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Herd immunity against coronavirus dependent on vaccine and how much virus mutates

Dr. Michael Teng from the University of South Florida says we need a fully functional and effective vaccine to achieve herd immunity. That's assuming people get it.

TAMPA, Fla. — For the last few months, medical experts have talked about the need for herd immunity in stopping the spread of COVID-19. 

Herd immunity is when a vast majority of the population are protected by a virus or bacteria and therefore slow the spread of transmission.

The country of Sweden has made headlines for taking a more lenient approach in the fight against the coronavirus. Some thought the country would achieve herd immunity by allowing the coronavirus to spread, infecting large numbers of people who then recover thus creating protection for a large majority of people. 

By the end of May, that hadn't happened.

Dr. Michael Teng, a professor at the University of South Florida with a specialty in Allergy, Immunology & Infectious Disease says that didn't happen in Sweden for a number of reasons. 

"It tells you that if you don’t really do those lockdowns, you will get more infections," he said.

Teng also pointed out that while Sweden wasn't enforcing quarantines, the government was still recommending social distance guidelines.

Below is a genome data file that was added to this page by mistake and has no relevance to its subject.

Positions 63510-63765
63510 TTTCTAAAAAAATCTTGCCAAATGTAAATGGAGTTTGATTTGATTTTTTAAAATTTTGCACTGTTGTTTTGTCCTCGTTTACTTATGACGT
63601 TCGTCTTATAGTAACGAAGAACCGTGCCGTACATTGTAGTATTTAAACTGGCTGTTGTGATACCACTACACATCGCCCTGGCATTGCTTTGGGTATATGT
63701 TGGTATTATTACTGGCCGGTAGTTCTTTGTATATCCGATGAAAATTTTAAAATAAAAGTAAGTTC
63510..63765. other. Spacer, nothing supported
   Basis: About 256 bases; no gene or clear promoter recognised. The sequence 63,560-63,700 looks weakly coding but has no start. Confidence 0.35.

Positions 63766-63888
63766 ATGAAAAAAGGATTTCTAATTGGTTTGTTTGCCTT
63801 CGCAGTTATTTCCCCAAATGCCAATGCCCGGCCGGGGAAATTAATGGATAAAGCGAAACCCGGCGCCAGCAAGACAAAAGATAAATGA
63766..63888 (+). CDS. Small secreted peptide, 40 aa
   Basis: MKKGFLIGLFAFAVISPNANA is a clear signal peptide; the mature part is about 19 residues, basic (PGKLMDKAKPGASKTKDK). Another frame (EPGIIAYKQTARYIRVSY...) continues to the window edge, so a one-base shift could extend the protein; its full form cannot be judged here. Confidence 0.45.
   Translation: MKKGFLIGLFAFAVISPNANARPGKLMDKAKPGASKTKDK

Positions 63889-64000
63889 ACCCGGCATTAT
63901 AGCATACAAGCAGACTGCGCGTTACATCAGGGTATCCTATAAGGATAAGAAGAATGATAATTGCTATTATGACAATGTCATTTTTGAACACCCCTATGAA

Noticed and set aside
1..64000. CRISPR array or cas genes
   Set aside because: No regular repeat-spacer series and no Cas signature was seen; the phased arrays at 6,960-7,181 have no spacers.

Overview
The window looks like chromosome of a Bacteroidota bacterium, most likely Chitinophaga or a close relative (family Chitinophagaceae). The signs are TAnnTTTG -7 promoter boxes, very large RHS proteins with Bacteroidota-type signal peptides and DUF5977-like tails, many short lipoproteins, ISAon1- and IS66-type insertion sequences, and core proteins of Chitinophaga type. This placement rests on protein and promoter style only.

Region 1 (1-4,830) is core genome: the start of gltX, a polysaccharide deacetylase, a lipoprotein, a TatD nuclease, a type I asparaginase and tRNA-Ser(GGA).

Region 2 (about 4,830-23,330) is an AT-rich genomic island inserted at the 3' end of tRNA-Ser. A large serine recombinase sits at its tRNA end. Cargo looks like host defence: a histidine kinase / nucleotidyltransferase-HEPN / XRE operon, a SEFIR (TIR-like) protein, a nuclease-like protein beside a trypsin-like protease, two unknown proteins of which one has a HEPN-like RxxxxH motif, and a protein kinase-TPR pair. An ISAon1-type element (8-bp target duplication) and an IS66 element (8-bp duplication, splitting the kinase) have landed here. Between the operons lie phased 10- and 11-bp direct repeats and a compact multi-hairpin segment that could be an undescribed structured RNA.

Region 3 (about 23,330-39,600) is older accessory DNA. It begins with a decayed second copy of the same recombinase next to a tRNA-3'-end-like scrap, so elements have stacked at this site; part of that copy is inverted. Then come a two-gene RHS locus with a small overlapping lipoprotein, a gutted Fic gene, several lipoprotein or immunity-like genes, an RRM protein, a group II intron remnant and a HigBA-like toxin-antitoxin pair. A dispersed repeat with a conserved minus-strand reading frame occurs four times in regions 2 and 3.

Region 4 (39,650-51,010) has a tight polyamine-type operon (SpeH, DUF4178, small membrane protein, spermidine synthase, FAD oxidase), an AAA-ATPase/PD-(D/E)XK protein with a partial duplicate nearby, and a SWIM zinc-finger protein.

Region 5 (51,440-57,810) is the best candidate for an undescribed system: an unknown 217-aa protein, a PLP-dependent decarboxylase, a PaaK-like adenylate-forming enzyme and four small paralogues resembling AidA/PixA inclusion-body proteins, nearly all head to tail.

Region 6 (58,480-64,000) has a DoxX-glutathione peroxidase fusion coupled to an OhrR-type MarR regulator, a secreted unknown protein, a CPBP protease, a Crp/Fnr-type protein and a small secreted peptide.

How many people need to be immune for it to work?

It depends on the pathogen and how easily it spreads. It's usually upwards of 70 percent.

"Measles virus -- we think herd immunity needs to be upwards of 95 percent because it’s an extremely transmissible disease," said Teng.

How do we achieve herd immunity?

Either everybody gets infected with a virus and they die or survive with antibodies or researchers develop a vaccine.

Why does COVID-19 spread so easily?

Dr. Teng said, "Nobody’s immune. The virus does what we’re seeing right now, spreads like wildfire through the community because it’s like a forest fire. All this fuel, it can go from one place to another, especially with global travel. Hop, skip, jump, all across the world."

How can we achieve herd immunity against the coronavirus?

"The biggest roadblock is we don’t have a vaccine. We need to find a way to immunize everybody without getting them sick, we need a fully functional effective vaccine. Without getting everybody infected, that’s the only way to achieve herd immunity," said Teng.

We can't just allow the virus to spread because most people will survive without complications because it would strain our hospital system and kill a staggering number of people.

"This virus causes a significant amount of mortality. This is not something to fool around with. This is not the flu. You can get really sick and you will die form this virus," Teng added.

We also don't know how long immunity against COVID-19 lasts. Researchers are still trying to determine if the coronavirus is mutating and how long antibodies protect someone from the infection. That will determine whether people need one vaccine or several over the course of time.

The vaccine only works if people get it.

"One thing that is concerning is distrust of vaccines out there. I think that’s going to be dangerous for this virus. If we come up with a vaccine in 12 to 18 months, we’re going to need everybody to take it," said Teng.

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